Leadership & Organization Development Journal, vol. 43 no. 3
Type: Research Article
ISSN: 0143-7739

Keywords

Article
Publication date: 16 August 2021

Chandra Sekhar

Although managers and academicians have recognised the importance of high-commitment work systems (HCWS), work engagement and psychological capital (PsyCap) in service firms, many…

Abstract

Purpose

Although managers and academicians have recognised the importance of high-commitment work systems (HCWS), work engagement and psychological capital (PsyCap) in service firms, many questions remain unanswered. This study aims to fill the gaps in the area of work engagement by considering the relationships among HCWS, PsyCap and work engagement. In this cross-sectional study, the author drew on the social exchange theory to analyse these relationships.

Design/methodology/approach

Cross-sectional data from 309 employees from India’s services sector was collected to investigate HCWS and work engagement associations. The data were analysed by structural equation modelling.

Findings

The study findings integrate the existing literature on human resource (HR) systems and positive psychology by identifying the critical role of PsyCap in passing the positive effects of HCWS to engage employees in their work. Further, it supports the assumption that PsyCap is formed primarily based on organisational practices, thereby addressing the paucity of research that examined the antecedents of PsyCap.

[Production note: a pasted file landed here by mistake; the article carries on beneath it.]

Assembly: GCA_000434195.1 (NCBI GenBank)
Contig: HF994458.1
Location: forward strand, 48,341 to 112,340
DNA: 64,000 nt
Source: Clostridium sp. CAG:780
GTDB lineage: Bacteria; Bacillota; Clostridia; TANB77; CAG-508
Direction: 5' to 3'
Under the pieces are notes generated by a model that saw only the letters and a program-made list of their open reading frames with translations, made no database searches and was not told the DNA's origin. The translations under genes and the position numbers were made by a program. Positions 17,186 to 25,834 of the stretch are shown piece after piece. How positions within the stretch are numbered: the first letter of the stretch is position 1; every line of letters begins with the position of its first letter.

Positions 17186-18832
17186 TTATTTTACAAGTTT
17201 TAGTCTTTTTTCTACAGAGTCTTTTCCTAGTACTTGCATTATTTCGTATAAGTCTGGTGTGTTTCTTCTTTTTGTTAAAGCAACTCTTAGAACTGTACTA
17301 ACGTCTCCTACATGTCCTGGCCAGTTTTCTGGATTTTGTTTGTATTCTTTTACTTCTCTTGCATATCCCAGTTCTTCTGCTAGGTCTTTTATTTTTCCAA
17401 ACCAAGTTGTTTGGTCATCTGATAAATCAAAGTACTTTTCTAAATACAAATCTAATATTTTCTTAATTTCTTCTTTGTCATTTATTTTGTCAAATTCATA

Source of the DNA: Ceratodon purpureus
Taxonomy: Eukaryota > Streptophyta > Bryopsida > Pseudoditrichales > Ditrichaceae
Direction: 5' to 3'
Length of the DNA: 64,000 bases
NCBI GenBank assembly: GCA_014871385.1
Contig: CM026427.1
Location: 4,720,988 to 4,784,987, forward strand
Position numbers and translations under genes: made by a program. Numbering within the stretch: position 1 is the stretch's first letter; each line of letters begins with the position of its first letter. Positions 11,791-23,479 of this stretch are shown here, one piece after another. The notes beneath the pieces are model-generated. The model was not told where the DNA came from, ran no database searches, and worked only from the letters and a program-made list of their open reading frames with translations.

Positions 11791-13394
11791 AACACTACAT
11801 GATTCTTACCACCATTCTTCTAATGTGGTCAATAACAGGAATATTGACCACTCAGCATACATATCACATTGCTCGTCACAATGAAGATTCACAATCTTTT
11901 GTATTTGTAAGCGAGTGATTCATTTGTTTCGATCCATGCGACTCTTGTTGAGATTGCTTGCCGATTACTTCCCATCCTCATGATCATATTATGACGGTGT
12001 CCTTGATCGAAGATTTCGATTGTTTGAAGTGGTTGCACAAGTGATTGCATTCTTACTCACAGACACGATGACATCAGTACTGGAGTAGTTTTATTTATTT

Practical implications

Owing to study findings, service firms are encouraged to carry out human resource development intervention(s) to make their employees psychologically capable. Since PsyCap is a state-like construct, it can be developed among individuals. Thus, managers can develop their employees’ PsyCap through various training interventions.

Originality/value

The mediating role of PsyCap in the HCWS and work engagement in India’s service industries settings was tested. The present study’s findings contribute to the theory of strategic human resource management by explaining how HCWS can help employees engage better in their work.

Details

International Journal of Organizational Analysis, vol. 30 no. 4
Type: Research Article
ISSN: 1934-8835

Keywords

Book part
Publication date: 13 August 2018

Robert L. Dipboye

Abstract

Details

The Emerald Review of Industrial and Organizational Psychology
Type: Book
ISBN: 978-1-78743-786-9

Article
Publication date: 8 February 2016

Qiao Hu, Wilmar B. Schaufeli and Toon W. Taris

The purpose of this paper is to differentiate between two types of job resources (i.e. task resources and social resources) and extends the job demands-resources (JD-R) model with…

1755

Abstract

Purpose

The purpose of this paper is to differentiate between two types of job resources (i.e. task resources and social resources) and extends the job demands-resources (JD-R) model with a typically Chinese form of social exchange – guanxi exchange – to increase its applicability in the Chinese context.